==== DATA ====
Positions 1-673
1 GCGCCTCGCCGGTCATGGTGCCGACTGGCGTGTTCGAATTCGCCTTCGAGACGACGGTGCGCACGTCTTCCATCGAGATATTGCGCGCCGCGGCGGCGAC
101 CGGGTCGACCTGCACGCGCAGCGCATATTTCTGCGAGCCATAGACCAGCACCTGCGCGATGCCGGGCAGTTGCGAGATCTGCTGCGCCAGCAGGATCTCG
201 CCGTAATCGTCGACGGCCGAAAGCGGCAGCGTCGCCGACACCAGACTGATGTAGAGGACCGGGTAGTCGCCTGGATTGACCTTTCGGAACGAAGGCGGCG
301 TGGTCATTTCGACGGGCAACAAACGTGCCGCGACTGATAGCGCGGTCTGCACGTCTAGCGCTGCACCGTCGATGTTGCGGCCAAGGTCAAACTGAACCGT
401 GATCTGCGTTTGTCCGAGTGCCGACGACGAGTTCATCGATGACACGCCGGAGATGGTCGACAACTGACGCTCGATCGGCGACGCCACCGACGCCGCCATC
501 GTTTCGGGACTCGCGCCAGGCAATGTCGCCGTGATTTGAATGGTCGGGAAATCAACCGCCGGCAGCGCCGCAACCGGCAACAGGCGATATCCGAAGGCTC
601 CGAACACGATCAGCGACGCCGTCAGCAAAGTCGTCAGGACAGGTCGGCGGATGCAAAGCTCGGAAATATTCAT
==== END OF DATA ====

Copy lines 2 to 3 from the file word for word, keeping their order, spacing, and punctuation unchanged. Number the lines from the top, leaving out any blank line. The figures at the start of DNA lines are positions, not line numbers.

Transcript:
1 GCGCCTCGCCGGTCATGGTGCCGACTGGCGTGTTCGAATTCGCCTTCGAGACGACGGTGCGCACGTCTTCCATCGAGATATTGCGCGCCGCGGCGGCGAC
101 CGGGTCGACCTGCACGCGCAGCGCATATTTCTGCGAGCCATAGACCAGCACCTGCGCGATGCCGGGCAGTTGCGAGATCTGCTGCGCCAGCAGGATCTCG